Chicago-area stocks have not gotten off to a particularly good start in 2003.
As market benchmarks look to break the first three-year losing streak since World War II, the biggest local companies endured a rocky first quarter, with a few, mostly limited, winners and some significant losers.
Overall, blue chips slipped in the quarter, with the Dow Jones industrial average down just over 4 percent and the benchmark Standard & Poor's 500 index off 3.6 percent. One area of strength, relatively speaking, came from the beleaguered technology sector, with the Nasdaq composite index eking out a small gain.
But many of the 50 largest public companies in the Chicago area would have been thrilled with those results: Nearly three-quarters lost ground in the quarter, and a third of them fell 10 percent or more.
In the past 12 months, the results are even more depressing: Half are down 20 percent or more, and nearly a third have fallen more than 40 percent.
Even within sectors that displayed some strength overall, the results were mixed at best.
While technology mutual funds were among the quarter's best performers overall, according to data from Chicago fund-tracker Morningstar Inc., telecommunications continued to suffer, posting some of the worst results of major sectors.
That was reflected among local companies. Naperville-based Tellabs, for years one of the best-performing Chicago-area stocks, continued its once-unimaginable slide, falling more than 20 percent for the quarter and nearly 45 percent over the past 12 months.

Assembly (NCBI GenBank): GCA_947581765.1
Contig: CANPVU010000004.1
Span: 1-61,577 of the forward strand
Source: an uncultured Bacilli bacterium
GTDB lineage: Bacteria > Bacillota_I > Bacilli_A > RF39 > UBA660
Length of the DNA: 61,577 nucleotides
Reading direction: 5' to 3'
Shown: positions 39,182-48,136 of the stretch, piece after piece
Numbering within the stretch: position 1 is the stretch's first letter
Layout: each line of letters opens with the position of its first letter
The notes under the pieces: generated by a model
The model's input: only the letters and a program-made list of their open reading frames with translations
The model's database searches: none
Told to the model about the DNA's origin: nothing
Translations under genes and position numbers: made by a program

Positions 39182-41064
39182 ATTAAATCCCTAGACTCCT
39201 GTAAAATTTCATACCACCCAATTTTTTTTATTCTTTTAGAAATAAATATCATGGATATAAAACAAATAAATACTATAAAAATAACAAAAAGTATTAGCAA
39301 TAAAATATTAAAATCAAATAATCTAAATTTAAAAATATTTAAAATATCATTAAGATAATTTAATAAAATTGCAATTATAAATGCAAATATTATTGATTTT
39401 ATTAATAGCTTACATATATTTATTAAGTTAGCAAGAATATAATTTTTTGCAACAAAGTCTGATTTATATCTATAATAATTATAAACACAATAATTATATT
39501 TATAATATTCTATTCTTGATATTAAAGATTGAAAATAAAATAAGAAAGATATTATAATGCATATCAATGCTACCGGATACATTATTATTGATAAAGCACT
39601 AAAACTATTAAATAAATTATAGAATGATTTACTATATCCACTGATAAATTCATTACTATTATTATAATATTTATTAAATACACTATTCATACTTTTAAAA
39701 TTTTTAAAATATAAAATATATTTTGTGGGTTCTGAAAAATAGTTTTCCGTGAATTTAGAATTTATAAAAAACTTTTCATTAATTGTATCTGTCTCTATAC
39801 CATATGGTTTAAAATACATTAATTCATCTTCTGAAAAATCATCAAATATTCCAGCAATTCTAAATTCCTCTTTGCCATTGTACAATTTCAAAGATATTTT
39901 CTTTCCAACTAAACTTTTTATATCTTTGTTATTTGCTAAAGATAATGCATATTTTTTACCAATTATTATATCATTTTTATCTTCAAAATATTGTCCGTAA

"Investors are looking for some signs that the telecom equipment market is recovering," said A.G. Edwards analyst Gregory Teets, who has a "hold" rating on Tellabs. "It's more of a top-line [revenue] story," he said. "They've done a great job on the balance sheet."
Strength on balance sheet
Indeed, the stock slide can seemingly only go so far. Although revenue sank from $3.4 billion in 2000 to $1.3 billion last year, Tellabs has a strong balance sheet: Its stock ended the quarter at $5.79 a share, but Tellabs had nearly $2.50 a share in cash at year's end and no debt. Its assets, less goodwill and all liabilities, were valued at just under $4.50 a share.
With Tellabs' more than $1 billion in cash, and a market cap under $2 billion, investors are "not paying a whole lot for the enterprise," Teets said. "But you still have to keep your eye on the top line."
Schaumburg-based Motorola, another battered tech stock, fared a bit better but still underperformed the Nasdaq index, dropping 4.5 percent for the quarter. It was unable to capitalize on a mini-rebound in the semiconductor area, which saw Intel among the leading gainers among the Dow industrials.
But, Teets said, Motorola's greater consumer focus, through cell phones and its semiconductor sales to the auto industry, provides hope.
"In that sense, maybe Motorola in the near term has a better chance to grow revenues than someone like Tellabs," he said.
Overall, many of the leaders in the tech area were some of its biggest names, including Intel, Dell Computer and Yahoo.
"It's the visible names that people have reacquainted themselves with in the past quarter," said Lipper Inc. research analyst Jeff Tjornehoj.
"These were companies that were not going to go away anytime soon," he said, and were poised to rebound after nerve-racking drops.
One local tech leader, Zebra Technologies, is less of a household name, but well-positioned: The Vernon Hills-based bar code technology firm, with consistent profitability and a strong balance sheet, posted double-digit percentage gains for the quarter and 12 months.
Winners scarce among big area firms
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